Protective order against ex-husband reversed for lack of evidence

A trial court had insufficient evidence to extend a protective order a woman sought against her ex-husband, the Indiana Court of Appeals ruled in reversing the order.

J.K. continued to live two doors down from his ex-wife, T.C., in a Chesterton townhouse community after they divorced in 2008. When T.C. told J.K. she wanted a divorce in 2007, she claims he choked her with his forearm, causing her pain and to fear for her life. She got a protective order and has renewed two-year-long protective orders since.

The COA noted, though, that there was no testimony about the choking allegation at the original P.O. hearing. The account comes from T.C.’s most recent petition in which a five-year protective order was granted to T.C. ex parte last March, and which J.K. challenged.

The protective order barred J.K. from contacting or coming near T.C., going to a K-Mart Store in Chesterton or Chesterton High School. It also forbid him from possessing firearms.

The COA noted that Porter Superior Judge Julia Jent told J.K.’s attorney at a hearing challenging the order, “The original basis is still there counsel. Look at the statute. There is no statute of limitations. If it happened ten years ago we can issue it still. Okay?”

Appellate Judge Michael Barnes disagreed. “We do not believe the legislature intended that protective orders can be reissued, renewed, or extended ad infinitum based solely upon evidence related to the protective order’s initial issuance, contrary to the trial court’s belief,” he wrote in J.K. v. T.C., 64A05-1406-PO-259.  

In reversing, the Court of Appeals cited its recent decision, A.N. v. K.G., 10 N.E.3d 1270, 1272 (Ind. Ct. App. 2014), which held an extension of a protective order “must be viewed in light of the continuing harm or the threat of continuing harm that necessitated the issuance of the protective order in the first instance,” and that “the extension must be equally supported by a court’s conclusion that such additional time, in excess of the statutorily two-year approved extension, is necessary to protect the petitioner and to bring about a cessation of the violence or the threat of violence.”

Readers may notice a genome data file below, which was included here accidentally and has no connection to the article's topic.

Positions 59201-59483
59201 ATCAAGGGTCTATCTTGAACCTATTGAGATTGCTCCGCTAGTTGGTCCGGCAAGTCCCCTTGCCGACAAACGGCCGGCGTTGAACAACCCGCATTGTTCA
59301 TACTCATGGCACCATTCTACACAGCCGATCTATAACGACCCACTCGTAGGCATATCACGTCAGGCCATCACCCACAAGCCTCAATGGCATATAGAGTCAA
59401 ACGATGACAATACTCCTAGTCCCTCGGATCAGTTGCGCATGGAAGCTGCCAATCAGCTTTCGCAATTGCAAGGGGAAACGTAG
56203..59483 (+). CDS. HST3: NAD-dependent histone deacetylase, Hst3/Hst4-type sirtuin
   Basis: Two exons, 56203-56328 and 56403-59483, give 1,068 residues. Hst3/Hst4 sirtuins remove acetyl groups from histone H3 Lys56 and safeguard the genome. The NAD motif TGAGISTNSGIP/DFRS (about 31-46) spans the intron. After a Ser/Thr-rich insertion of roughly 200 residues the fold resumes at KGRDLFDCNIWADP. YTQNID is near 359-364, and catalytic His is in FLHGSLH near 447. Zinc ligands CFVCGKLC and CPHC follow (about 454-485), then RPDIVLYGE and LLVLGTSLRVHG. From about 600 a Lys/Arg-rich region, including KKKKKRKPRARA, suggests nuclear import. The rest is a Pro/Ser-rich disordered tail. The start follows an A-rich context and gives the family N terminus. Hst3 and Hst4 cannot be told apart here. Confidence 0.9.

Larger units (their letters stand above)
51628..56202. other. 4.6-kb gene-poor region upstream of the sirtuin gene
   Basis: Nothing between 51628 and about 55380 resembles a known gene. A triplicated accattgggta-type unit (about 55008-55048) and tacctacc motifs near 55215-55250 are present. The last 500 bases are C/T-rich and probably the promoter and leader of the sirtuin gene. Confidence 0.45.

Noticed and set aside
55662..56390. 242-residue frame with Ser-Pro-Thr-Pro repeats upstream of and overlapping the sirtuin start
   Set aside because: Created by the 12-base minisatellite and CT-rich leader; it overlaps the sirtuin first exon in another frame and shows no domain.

The panel also concluded that the Civil Protective Order Act under I.C. § 34-26-5 places the burden on the petitioner to prove by a preponderance of the evidence that a P.O. should be extended. The panel also was troubled that the court cited the protective order as the reason there had been no instances of domestic violence since the choking allegation. “(I)t places a respondent in a no-win situation if full compliance with a protective order can be a basis for extending the order or issuing a new one,” Barnes wrote.

“We conclude that J.K. has demonstrated prima facie error. On the slim record before us, there simply is insufficient evidence that there is a proper basis for issuing a new, five-year protective order against J.K. … If T.C. believes such evidence exists, she may file another request for a protective order, and the trial court may issue one after conducting a hearing at which the burden of proof is placed upon T.C. and at which both parties have the opportunity to present evidence and cross-examine witnesses,” the panel concluded.    



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